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September 16th, 2013 By German Lopez | News | Posted In: News, Business, City Council

Disparity Study Moves Forward

Committee unanimously approves city manager’s proposal

city hallCity Hall - Photo: Jesse Fox

City Council’s Budget and Finance Committee on Sept. 16 unanimously approved a proposal that will allow the city administration to study whether city contracts should favorably target minority- and women-owned businesses and report back with the results in February 2015.

City officials support the measures because reported city contract participation rates have plummeted for minority-owned businesses and remained relatively flat for women-owned businesses since Cincinnati dismantled its previous minority- and women-owned business program in 1999.

The study, which the city now estimates will cost $450,000 to $1 million, is necessary because of a 1989 U.S. Supreme Court ruling that requires governments to empirically prove there is a racial or gender-based disparity before enacting policies that favorably target such groups.

It’s also unclear if the latest participation numbers are accurate.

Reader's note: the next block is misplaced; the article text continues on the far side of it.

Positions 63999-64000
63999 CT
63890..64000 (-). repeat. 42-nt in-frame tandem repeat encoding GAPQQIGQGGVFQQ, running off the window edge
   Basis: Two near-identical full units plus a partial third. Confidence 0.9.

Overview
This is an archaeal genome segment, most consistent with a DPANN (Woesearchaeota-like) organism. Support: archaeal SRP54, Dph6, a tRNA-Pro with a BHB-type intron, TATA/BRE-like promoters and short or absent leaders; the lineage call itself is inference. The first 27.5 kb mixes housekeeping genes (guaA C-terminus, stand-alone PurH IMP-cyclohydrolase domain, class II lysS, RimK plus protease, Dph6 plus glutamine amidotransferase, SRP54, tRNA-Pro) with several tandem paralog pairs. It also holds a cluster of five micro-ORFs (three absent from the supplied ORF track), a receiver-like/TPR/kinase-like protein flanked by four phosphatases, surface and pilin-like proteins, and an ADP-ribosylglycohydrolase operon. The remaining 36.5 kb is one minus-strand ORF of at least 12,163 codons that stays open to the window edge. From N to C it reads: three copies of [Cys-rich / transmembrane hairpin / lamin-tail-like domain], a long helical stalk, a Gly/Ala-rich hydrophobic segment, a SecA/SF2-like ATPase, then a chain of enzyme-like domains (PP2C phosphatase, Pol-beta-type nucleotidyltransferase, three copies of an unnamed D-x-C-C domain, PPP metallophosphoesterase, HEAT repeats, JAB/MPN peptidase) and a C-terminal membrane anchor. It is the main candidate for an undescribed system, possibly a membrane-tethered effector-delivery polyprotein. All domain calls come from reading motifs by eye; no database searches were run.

As part of the city’s previous business program, minority- and women-owned businesses were required to report as minority- and women-owned businesses. But the classification has been voluntary since the program was terminated, which could be leaving out businesses who choose not to report.

In August, council members supported funding the disparity study with money from the parking lease or any other funds the city administration could locate.

“We need to put all of Cincinnati to work building Cincinnati,” said Vice Mayor Roxanne Qualls, who introduced the August motion, in a statement. “To make sure that the city has an open, fair, inclusive process that ensures everyone benefits from our public investments and from private development that we support with public money, we need an updated disparity study.”

Cincinnati hasn’t undertaken a disparity study since 2002. That study found evidence of disparities but ultimately recommended race- and gender-neutral policies to avoid legal uncertainty that surrounded the issue at the time.

Officials claim they couldn’t conduct another study until the city administration finished implementing suggestions from OPEN Cincinnati, a task force established in 2009 to reform the city’s small business program after Mayor Mark Mallory and his administration were accused of neglect.

The study has also been stalled by cost concerns. Some critics argue the money would be better spent elsewhere, but, in an uncommon moment of consensus, all council members have backed funding.

The city manager’s proposal calls for conducting the study between February 2014 and January 2015. The city administration will report the results to City Council and take public comments on the study in February 2015.

 
 
 
 
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